The Flash #33 is the beginning of the Metal tie in of “Bats Out of Hell,” a four issue crossover that includes The Flash #33, Justice League #32 and #33, and Hal Jordan and the Green Lantern Corps #33. This tie in story deals with the Justice League, who in this case are The Flash, Hal Jordan, Wonder Woman, Aquaman and Cyborg, having to fight the Dark Multiverse Batmen consisting of the Red Death, the Drowned, the Merciless, the Devastator, the Murder Machine, the Dawnbreaker and the Batman Who Laughs. The Flash #33 perfectly sets up the story that picks up straight from the ending of Metal #3 and includes spectacular art by Howard Porter.
So what’s it about?
The official summary reads:
“BATS OUT OF HELL” part one! After the harrowing events of DARK NIGHTS: METAL #3, the JUSTICE LEAGUE has scattered around the world to find the only artifacts that can fight back against the invasion of the Dark Multiverse. The League thinks they know how to take back their world, but they are not prepared for who is standing in their way. The Seven Dark Knights of the Dark Multiverse. All the brilliance of Batman, but none of the morals. Barry Allen, The Fastest Man Alive, is the first to get a taste of their plan, as BATMAN: THE RED DEATH takes him on at the Fortress of Solitude.
Why does this matter?
“Bats Out of Hell” bridges the time between the release of Metal #3 and #4 along with Batman Lost and details events that run concurrently with Batman’s adventures in the Dark Multiverse. This fleshes out the overall story of Metal and the great battle of the positive multiverse against the minions of Barbatos from the Dark Multiverse, particularly the efforts of the Justice League to hold back and defeat the invasion force.
What’s the story?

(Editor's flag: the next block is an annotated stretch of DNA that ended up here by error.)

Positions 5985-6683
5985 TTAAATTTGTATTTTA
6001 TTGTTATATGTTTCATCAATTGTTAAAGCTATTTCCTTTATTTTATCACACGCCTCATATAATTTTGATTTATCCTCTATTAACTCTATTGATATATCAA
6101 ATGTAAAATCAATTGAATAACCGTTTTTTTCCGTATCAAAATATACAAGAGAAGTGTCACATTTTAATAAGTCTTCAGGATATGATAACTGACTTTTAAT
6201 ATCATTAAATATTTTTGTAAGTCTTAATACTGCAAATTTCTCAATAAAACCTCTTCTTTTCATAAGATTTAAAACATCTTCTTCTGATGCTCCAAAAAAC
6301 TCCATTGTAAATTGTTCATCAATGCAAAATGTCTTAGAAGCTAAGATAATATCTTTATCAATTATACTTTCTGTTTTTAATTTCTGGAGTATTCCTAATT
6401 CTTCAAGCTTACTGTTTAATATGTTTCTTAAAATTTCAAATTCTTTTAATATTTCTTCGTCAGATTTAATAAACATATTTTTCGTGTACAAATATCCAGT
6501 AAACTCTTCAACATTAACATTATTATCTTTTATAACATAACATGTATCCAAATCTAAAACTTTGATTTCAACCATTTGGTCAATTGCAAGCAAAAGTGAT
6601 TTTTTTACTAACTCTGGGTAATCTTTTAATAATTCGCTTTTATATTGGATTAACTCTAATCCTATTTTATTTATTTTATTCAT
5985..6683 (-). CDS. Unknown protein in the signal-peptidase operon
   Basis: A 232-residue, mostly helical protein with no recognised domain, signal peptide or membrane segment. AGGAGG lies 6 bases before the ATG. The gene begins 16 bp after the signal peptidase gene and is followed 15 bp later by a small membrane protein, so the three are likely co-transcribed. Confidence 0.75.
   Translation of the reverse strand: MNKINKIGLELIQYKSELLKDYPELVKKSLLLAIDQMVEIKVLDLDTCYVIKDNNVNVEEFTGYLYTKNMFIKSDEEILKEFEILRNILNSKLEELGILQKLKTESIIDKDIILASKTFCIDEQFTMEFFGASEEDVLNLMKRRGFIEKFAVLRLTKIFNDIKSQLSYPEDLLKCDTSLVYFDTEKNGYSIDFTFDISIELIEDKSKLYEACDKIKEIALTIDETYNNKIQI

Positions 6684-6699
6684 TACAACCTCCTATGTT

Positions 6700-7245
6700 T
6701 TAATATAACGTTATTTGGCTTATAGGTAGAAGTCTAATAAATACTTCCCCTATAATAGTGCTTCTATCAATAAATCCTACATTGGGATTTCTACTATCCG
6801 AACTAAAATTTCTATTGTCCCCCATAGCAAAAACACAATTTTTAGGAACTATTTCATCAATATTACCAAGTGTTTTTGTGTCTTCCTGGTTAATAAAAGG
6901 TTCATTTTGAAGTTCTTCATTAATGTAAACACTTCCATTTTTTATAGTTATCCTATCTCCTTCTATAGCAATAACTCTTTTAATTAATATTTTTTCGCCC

The issue picks up from the ending of Metal #3, where Flash throws Superman into the Dark Multiverse so he can search for Batman. However, this time it’s from Flash’s perspective. Meanwhile the rest of the Justice League and their partners are heading to the specified locations from the last Metal issue when they are suddenly pulled in through boom tubes opened by the Murder Machine and separated. During that time Flash and Steel are attacked by the Murder Machine and the Devastator who are at the Fortress to obtain the Anti Monitor’s cosmic tuning fork for Barbatos. The Justice League are then taken to locations that are revealed to be Batcaves specifically tailored for each member of them before being set on by their corresponding Dark Knight of Barbatos.
What was good and bad about it?
The Dark Knights that have speaking roles in the issue are written absolutely wonderfully. It’s nice to see them given personalities and bits of backstory, such as when Murder Machine speaks to Barry trying to work out which Flash he is — he mentions both Wally and Bart Allen as well as mentioning that Barry never came back in his universe after “Crisis on Infinite Earths.” Tying these bits of information into the Flash issue gives the overall Flash-centric point of view an even greater feeling than if they weren’t included.
Tying the story to the main Flash plot by adding a few bits of dialogue that mention the Barry-Iris overarching plotline in the title gives this issue less of an intrusive feel. The issue also presents a series of panels that could either be instances of the Dark Multiverse or potential new plotlines similar to visions shown earlier on in The Flash, where multiple future plotlines were shown and have been executed since. It shows an instance that looks like it fits into Flash War as well as plots such as Future Barry and Iris, Reverse Flash and the Rogues as well as an interesting Flash wearing Anti Monitor armor and smashing worlds, which is most likely a Dark Multiverse scenario and a homage to “Crisis on Infinite Earths.” These instances could also be just Dark Multiverses like what happened to Nightwing during the “Nightwing Must Die” story arc, but considering how Williamson used visions to show future plotlines before it is most likely a mix.
And the art?
The art by Howard Porter is fantastic as usual. He draws an amazing looking Flash as well as the other members of the Justice League. One of the best parts of the issue is his drawings of the Batcaves designed around Flash, Green Lantern, Aquaman and Wonder Woman, where he takes an incredible interpretation of what the Dark Knights could have came up with. The only part of the art that is not as good as the rest is Superman’s face which looks slightly off.
With brilliant art by Howard Porter and a great story by Joshua Williamson, The Flash #33 delivers an opening to the “Bats Out of Hell” arc with both visuals and writing that continue to make Metal one of DC’s best events.
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